Check for any splits, dents, or other potential replacements and decide whether you can do it yourself or whether it has to be sent it in for expert repair. You can tell how well your guitar plays by looking at this summary. Let’s continue cleaning if everything appears to be in order. 

Guitar cleaning

It’s really simple and straightforward to clean a guitar. How thoroughly you want the guitar cleaned is completely up to you. You generally don’t have to worry too much if it has consistently been cleaned after each game. 

 However, if you practice your guitar like you’re on a stallion and put it away dripping with sweat and gasping for air. More than a quick wipe-off is probably necessary. Use microfiber cloths to remove fingerprints and small child smudges during daily cleanings. You can use it to clean your instrument and remove accumulated dirt and dust. 

 You’ll likely need more “oomph” in your cleansing if the guitar has seen a lot. You can use a soft cloth bathed in warm water with mild detergents, such as an old t-shirt. Before you wipe, make sure to ring out the towel. It will remove any oily buildup and give you a fresh start. To keep your guitar’s wood, finish, and metal parts in good condition, wipe down excess moisture as soon as possible. 

 Some areas of your guitar might not even be completely clean after cleaning, especially the back and top. A little wetness may help remove grime, smudges, and fingerprints. Like you would if you were ready to wipe the inside of the car’s windshield, “huff” little warm breath on the glass. You might be able to clean the troublesome spot with just that tiny bit of moisture from condensation. 

Cleaning the Fretboard

Cleaning the Fretboard ​

Wrap the soft cloth around the point of your “pointy item” (such as a pen or a pair of open needle-nose pliers). Scrape the new tool over each fret by starting from the bottom of the headstock and working your way up. Using this sharp edge coated in cotton, you may clean each fret’s edge of tenacious filth. 

 The fretboard and bridge will likely be made of Ebony or Rosewood, particularly when working with acoustic guitars. Take a soft towel and some lemon oil with you. Give your cloth a few drops of oil. Next, start circling your fretboard while lubricating it. Start close to the headstock and descend from there.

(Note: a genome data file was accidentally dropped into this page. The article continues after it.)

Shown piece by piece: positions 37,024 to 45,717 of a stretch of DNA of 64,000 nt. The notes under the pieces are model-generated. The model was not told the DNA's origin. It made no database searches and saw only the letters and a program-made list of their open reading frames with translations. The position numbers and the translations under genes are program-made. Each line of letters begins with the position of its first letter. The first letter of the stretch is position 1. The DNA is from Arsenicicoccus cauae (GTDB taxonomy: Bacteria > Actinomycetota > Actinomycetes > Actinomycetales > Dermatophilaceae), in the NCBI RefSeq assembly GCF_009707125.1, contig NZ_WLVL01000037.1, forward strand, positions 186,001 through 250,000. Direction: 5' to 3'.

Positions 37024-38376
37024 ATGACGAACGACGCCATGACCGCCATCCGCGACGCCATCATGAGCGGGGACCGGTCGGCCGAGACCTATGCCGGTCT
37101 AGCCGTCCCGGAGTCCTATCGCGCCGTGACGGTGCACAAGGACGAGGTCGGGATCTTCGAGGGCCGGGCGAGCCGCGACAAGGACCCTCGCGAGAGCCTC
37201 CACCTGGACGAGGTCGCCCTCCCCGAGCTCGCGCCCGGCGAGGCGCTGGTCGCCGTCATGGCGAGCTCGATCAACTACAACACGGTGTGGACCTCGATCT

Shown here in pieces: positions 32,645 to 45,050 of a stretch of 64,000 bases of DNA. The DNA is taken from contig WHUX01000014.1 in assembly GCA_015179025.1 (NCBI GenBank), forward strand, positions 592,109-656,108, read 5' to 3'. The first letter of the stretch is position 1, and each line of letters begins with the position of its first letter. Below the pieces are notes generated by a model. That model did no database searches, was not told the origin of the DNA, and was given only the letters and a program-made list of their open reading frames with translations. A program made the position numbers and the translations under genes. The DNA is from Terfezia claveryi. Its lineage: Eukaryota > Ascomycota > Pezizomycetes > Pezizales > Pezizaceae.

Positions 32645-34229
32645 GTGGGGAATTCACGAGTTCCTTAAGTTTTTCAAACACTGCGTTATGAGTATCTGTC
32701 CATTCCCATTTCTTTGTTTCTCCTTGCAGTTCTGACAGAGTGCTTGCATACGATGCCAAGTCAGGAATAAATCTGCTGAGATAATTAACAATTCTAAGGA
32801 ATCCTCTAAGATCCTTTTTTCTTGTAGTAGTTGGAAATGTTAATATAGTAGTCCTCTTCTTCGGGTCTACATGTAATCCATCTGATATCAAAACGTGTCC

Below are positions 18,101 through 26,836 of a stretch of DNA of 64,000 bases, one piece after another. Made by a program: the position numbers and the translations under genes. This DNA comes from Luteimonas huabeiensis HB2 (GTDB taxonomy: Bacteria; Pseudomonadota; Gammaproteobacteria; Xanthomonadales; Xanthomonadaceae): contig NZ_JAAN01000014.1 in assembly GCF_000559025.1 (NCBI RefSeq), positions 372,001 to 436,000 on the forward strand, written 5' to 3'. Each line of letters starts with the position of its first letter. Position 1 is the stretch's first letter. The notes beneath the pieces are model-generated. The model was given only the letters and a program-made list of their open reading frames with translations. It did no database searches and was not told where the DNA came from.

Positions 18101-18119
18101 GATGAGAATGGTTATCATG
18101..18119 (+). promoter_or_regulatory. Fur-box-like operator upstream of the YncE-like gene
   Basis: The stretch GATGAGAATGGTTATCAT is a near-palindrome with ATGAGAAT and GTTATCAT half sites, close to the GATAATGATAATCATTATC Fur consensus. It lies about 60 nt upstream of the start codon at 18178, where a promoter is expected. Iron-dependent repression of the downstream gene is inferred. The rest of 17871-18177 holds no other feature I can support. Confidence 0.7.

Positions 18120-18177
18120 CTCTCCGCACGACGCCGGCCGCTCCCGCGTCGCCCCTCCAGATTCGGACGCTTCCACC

You should perform this at least a few times a year. If that’s the case, the wood won’t be sealed, meaning that a protective finish won’t be applied, and thus dirt, sweat, and filth can accumulate and cause damage. 

 Because of export limits, rosewood is less widespread than it previously was; however, numerous substitutes, such as composite or engineered materials, profit from the same cleaning methods as rosewood. Instead, if the fretboard of your instrument is made of maple (unusual for acoustic guitars), it’ll be sealed and less prone to drying. Nevertheless, it’ll still profit from a wipe-down to increase playability. 

 At least two times a year, you should give your instrument a special deep cleaning. 

Oil your bridge

You might want to use some soap if your instrument is grimy. Grab a sprayer filled with water and mild detergent. After that, wet your cleaning cloth. Since the goal is to use as little water as possible, avoid spraying the guitar directly. To clean up any dust from the instrument, use this wet towel. 

 To avoid putting moisture into minor cracks in the finish, the goal is to use less moisture as possible. To erase any stains, buff with a dry cloth after wiping with a damp one. There are a ton of industrial guitar cleaners and polishes available, and they generally fall into one of three categories: water-based cleaners, creamy water-based cleansers with extremely fine abrasives, or oils.  

 The best way to remove water-soluble filth is to use water-based cleansers, which appear semitransparent in the container, and you should spray on the washcloth instead of the instrument.